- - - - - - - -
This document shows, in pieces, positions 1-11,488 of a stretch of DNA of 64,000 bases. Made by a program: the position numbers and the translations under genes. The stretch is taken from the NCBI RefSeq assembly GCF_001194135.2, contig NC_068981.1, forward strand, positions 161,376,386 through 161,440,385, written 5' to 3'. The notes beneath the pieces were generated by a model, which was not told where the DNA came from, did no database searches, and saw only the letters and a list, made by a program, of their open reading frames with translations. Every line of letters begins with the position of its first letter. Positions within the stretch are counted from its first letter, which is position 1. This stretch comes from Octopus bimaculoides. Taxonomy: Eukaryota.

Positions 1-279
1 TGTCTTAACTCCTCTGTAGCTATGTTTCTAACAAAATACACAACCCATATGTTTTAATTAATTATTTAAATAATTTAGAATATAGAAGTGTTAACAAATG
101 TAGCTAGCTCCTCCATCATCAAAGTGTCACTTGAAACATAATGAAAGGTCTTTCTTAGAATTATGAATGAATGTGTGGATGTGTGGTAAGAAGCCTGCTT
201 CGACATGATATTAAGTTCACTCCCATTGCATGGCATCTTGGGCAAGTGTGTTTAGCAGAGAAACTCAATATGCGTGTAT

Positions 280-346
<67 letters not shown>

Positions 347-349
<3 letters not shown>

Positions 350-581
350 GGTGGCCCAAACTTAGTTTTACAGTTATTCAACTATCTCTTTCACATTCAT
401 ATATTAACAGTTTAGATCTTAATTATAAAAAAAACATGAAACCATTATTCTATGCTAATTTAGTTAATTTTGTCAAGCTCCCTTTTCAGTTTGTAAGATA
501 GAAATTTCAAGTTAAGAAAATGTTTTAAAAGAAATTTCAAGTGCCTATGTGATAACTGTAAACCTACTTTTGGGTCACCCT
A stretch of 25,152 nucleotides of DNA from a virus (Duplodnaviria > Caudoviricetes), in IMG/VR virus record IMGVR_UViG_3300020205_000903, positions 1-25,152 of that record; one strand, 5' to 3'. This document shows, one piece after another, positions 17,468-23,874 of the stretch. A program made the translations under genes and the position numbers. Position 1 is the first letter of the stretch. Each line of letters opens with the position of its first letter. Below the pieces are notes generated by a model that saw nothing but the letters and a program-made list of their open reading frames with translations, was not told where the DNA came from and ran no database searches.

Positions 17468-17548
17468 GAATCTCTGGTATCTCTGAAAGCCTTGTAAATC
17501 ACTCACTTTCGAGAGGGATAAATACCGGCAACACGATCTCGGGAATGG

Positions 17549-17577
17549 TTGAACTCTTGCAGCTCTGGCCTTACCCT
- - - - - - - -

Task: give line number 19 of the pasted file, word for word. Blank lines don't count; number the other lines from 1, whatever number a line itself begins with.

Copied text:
17549 TTGAACTCTTGCAGCTCTGGCCTTACCCT